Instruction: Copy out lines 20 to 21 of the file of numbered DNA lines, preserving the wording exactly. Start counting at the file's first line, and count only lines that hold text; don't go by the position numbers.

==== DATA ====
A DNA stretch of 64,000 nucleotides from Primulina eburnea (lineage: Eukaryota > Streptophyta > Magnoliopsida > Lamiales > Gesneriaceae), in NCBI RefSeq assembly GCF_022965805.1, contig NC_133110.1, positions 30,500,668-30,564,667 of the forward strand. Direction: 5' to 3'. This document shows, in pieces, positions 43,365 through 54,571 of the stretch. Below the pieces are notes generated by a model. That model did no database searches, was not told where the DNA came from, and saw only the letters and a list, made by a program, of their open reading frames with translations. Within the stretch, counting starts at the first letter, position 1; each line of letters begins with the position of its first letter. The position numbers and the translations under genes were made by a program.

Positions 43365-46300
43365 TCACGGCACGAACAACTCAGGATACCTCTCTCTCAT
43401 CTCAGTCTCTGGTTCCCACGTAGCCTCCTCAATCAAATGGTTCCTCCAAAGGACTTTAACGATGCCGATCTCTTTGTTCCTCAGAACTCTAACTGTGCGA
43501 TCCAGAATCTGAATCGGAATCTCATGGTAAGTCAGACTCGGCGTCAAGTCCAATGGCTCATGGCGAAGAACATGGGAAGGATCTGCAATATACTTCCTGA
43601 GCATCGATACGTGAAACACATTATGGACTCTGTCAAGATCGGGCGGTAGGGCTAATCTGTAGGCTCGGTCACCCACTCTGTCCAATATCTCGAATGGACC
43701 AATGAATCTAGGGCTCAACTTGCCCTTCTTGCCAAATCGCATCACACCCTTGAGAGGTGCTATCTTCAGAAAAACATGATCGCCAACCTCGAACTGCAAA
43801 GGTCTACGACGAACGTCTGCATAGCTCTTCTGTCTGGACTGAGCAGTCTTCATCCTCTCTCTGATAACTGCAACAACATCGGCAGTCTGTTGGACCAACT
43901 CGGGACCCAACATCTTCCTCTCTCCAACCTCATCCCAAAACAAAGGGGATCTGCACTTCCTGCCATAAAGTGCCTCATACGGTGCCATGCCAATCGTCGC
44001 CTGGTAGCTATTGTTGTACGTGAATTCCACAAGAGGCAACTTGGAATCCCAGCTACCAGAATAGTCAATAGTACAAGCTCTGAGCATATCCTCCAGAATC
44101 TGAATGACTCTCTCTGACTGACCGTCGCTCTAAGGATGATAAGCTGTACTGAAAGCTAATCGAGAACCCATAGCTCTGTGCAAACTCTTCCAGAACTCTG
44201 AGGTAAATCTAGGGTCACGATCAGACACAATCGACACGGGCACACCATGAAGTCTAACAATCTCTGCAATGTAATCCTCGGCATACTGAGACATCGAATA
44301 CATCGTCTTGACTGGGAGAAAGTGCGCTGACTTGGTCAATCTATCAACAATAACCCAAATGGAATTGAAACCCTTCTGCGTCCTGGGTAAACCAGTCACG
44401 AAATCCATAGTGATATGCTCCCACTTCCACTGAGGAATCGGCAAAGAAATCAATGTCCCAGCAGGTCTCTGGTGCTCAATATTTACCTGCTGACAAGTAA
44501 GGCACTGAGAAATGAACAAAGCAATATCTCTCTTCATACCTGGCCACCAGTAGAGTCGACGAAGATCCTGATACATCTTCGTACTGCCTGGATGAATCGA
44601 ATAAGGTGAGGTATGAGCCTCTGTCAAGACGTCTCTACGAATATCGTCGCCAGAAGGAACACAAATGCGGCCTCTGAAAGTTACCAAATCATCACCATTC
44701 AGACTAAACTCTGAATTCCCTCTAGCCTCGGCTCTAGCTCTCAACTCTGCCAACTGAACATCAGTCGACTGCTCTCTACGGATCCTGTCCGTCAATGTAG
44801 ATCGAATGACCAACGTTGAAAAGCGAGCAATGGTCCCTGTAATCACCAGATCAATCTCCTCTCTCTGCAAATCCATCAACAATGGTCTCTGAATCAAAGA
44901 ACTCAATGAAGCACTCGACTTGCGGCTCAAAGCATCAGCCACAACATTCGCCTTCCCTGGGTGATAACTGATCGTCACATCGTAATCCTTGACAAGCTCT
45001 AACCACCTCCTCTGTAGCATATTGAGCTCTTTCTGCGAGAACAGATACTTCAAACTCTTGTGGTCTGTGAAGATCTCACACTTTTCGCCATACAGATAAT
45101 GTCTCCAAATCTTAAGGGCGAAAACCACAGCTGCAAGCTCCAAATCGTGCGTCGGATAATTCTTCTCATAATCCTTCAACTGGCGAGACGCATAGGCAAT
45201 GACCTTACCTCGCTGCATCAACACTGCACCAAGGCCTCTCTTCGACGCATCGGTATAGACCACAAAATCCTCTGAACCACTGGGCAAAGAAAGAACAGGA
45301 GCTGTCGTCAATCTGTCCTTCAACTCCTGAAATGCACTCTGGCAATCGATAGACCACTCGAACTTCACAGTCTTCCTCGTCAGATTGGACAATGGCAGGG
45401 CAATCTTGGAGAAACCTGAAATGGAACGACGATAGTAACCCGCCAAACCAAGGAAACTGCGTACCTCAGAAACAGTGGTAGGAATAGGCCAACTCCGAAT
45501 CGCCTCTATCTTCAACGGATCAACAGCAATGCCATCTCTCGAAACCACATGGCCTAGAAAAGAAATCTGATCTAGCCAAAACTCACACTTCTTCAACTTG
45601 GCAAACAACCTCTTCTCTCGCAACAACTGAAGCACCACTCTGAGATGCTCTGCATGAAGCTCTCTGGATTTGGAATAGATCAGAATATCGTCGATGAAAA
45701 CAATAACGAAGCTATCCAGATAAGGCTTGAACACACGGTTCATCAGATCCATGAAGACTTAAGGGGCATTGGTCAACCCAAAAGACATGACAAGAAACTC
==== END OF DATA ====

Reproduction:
45001 AACCACCTCCTCTGTAGCATATTGAGCTCTTTCTGCGAGAACAGATACTTCAAACTCTTGTGGTCTGTGAAGATCTCACACTTTTCGCCATACAGATAAT
45101 GTCTCCAAATCTTAAGGGCGAAAACCACAGCTGCAAGCTCCAAATCGTGCGTCGGATAATTCTTCTCATAATCCTTCAACTGGCGAGACGCATAGGCAAT